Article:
Unmanned vehicles are of growing importance to the United States Navy.
The amount of merchant traffic that passes through the Middle East is enormous — the Persian Gulf, Arabian Sea, and the Red Sea are some of the busiest maritime traffic locations in the world. And it is for just this reason that the U.S. Navy has selected the Middle East as their testing ground for unmanned underwater vehicles.
The Navy is standing up Task Force 59, a testing group that will evaluate unmanned vehicles and how they can fit in with Navy operations.
In a roundtable with reporters, U.S. 5th Fleet commander Vice Adm. Brad Cooper told reporters the Navy is “going to take today’s unmanned systems – which are largely in the air, as you know – we’ve had [MQ-1] Predators, and BAMS-D, airborne platforms out there for some time. What’s going to be different is they will be augmented with unmanned surface vessels,” USNI News reported.
“We haven’t had them in the past. We have them now. It will be augmented with even more unmanned undersea vessels. We’ve had some in the past. We’re going to have a lot more in the future.”
Task Force 59 will be broadly similar to another Navy initiative called Project Overmatch, which seeks to link battlefield sensors on aircraft and surface ships to guided weapons throughout Navy fleets in an extensive, linked battle network.
“In terms of scope, purpose, it’s similar to Task Force Overmatch, where I have a group of technical experts along with operators who put heat on this problem set to move forward in all three domains at speed, to make unmanned a reality by the end of this decade,” Chief of Naval Operations Adm. Mike Gilday said during a defense conference panel discussion.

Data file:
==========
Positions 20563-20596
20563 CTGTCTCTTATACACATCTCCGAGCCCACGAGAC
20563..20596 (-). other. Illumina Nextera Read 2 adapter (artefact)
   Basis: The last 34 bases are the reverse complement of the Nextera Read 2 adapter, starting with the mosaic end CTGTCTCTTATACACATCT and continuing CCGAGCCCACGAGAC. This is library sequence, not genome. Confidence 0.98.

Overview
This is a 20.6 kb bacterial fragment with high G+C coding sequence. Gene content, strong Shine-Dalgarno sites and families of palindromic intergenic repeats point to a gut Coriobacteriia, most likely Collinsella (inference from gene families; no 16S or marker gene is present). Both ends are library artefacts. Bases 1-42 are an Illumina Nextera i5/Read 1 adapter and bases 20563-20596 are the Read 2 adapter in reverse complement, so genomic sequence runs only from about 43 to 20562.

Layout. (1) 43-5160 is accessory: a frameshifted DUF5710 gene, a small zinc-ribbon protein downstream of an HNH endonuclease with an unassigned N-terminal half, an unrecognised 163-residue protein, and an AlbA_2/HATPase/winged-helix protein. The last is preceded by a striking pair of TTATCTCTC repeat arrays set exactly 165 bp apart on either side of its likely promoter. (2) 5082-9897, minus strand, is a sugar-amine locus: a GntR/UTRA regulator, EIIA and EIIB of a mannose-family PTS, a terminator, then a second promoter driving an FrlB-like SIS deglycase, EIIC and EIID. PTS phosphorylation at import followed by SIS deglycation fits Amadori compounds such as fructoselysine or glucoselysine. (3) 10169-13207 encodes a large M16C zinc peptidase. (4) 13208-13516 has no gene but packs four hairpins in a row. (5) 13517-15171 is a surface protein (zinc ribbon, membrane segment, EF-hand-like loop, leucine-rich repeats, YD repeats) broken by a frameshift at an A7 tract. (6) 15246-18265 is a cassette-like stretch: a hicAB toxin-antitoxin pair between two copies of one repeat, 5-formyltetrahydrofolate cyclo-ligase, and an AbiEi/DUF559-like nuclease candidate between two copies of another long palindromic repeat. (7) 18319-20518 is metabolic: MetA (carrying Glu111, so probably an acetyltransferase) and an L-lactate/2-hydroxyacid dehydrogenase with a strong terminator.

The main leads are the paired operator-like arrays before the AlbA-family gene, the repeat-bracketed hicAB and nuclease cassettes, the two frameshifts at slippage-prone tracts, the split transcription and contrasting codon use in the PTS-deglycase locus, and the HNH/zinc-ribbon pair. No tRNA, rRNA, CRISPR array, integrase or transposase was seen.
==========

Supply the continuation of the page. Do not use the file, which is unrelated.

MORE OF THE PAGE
“We can begin to put ourselves in a position where we can scale these assets, and really make them an important part of the fleet, make distributed maritime operations come alive in a way that is real. So that’s the next step, the next step, and we’re in the early stages of putting together this task force. But I think by early ‘22, I’ll be able to give you more details on that.”
Task Force 59 will be stationed in the Middle East as a part of the U.S. Navy’s 5th Fleet, stationed in Bahrain.
Several attacks on merchant shipping vessels owned by western countries in the past 18 months may have prompted the Navy to stand up Task Force 59. Particular focus has been placed on Iran and that country’s Islamic Revolutionary Guard Corps, which have been behind many recent attacks, including flyovers by small drones over American aircraft carriers.
Caleb Larson is a multimedia journalist and Defense Writer based in Europe. He lives in Berlin and covers the intersection of conflict, security, and technology, focusing on American foreign policy, European security, and German society.